Author Topic: REVIEW - Rigol DS2072 - First Impressions of the DS2000 series from Rigol  (Read 893088 times)

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Offline mtdoc

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Re: REVIEW - Rigol DS2072 - First Impressions of the DS2000 series from Rigol
« Reply #2000 on: December 25, 2013, 08:53:50 pm »

IMO the improvements in the latest FW are way more valuable than the ~50MHz of extra BW you may be getting with that old FW version.

Thanks, you're probably right. Is there a list of all the improvements in the new firmware?

i've seen some different improvements mentioned but no comprehensive list.
 

Offline marmad

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Re: REVIEW - Rigol DS2072 - First Impressions of the DS2000 series from Rigol
« Reply #2001 on: December 25, 2013, 09:19:52 pm »
Thanks, you're probably right. Is there a list of all the improvements in the new firmware?

Nothing from Rigol unfortunately. These are all (IIRC) that have been noted by users so far:

New feature: Manual cursors has DisplayMode X-Y.
New feature: Cursors in X-Y mode.
New feature (as option): CAN trigger and decode.
Bug fix: RS-232 baud rate at AUTO 57600.
Bug fix: Bus decoding of full ASCII character set.
Improved: Faster waveform update rates at lower time bases.
Improved: Intensity grading in Delayed Sweep (Zoom) mode.
Improved: FFT functioning.
« Last Edit: December 25, 2013, 09:36:39 pm by marmad »
 

Offline elecBlu

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Re: REVIEW - Rigol DS2072 - First Impressions of the DS2000 series from Rigol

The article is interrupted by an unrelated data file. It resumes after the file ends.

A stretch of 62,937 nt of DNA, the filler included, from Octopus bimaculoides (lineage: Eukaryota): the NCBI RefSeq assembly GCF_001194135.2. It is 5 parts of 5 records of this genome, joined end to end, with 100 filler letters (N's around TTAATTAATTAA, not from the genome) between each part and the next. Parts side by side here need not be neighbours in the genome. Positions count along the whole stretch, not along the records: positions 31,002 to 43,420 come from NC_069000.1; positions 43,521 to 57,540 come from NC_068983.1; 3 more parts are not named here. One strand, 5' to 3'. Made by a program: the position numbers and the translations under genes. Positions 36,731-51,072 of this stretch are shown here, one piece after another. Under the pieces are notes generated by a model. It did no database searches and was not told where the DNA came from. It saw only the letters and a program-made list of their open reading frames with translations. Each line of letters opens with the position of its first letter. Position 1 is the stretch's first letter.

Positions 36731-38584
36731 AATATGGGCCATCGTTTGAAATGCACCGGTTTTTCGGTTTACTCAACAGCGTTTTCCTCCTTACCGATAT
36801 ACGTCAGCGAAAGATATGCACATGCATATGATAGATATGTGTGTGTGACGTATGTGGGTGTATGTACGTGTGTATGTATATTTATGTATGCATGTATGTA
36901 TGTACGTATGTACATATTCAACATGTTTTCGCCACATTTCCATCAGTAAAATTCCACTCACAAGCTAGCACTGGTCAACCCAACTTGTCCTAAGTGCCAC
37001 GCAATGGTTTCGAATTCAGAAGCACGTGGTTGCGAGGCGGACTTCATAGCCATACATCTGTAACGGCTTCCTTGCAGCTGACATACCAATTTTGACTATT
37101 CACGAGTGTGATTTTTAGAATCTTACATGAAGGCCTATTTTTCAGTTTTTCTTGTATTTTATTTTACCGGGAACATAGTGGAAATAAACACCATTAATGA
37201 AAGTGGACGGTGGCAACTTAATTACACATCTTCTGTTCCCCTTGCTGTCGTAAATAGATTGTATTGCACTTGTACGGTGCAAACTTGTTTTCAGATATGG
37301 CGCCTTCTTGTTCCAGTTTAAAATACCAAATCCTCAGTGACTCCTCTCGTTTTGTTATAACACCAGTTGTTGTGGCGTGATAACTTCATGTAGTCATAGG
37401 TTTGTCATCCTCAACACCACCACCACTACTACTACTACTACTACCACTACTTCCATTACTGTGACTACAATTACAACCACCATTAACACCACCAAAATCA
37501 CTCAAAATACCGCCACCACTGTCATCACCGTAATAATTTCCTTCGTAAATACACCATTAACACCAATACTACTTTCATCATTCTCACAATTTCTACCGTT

« Reply #2002 on: December 25, 2013, 10:21:48 pm »
Marmad already stated a few posts back, the non A models where not good enough for 300 Mhz.
they had to modify the entry in the A models.

maybe, but all tests so far were at HW 1.0, there were actually some noticeable board/ input stage changes in the non-A HW 2.0. So it is to early to say that for all the non-A models!
 

Offline marmad

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Re: REVIEW - Rigol DS2072 - First Impressions of the DS2000 series from Rigol
« Reply #2003 on: December 25, 2013, 10:25:51 pm »
maybe, but all tests so far were at HW 1.0, there were actually some noticeable board/ input stage changes in the non-A HW 2.0. So it is to early to say that for all the non-A models!

I'm fairly sure Wim meant HW v.1 non-A models (which the vast majority of us owners posting here are) - since there weren't nearly as many HW v.2 non-A models sold. It's obvious Rigol got the new PCB design kinks worked out while supplying the back-orders for the original model.

It's quite certain that the HW v.2 models will have a better frequency response - perhaps the same as A-models.
« Last Edit: December 25, 2013, 10:30:27 pm by marmad »
 

Offline Wim13

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Re: REVIEW - Rigol DS2072 - First Impressions of the DS2000 series from Rigol
« Reply #2004 on: December 26, 2013, 09:03:41 am »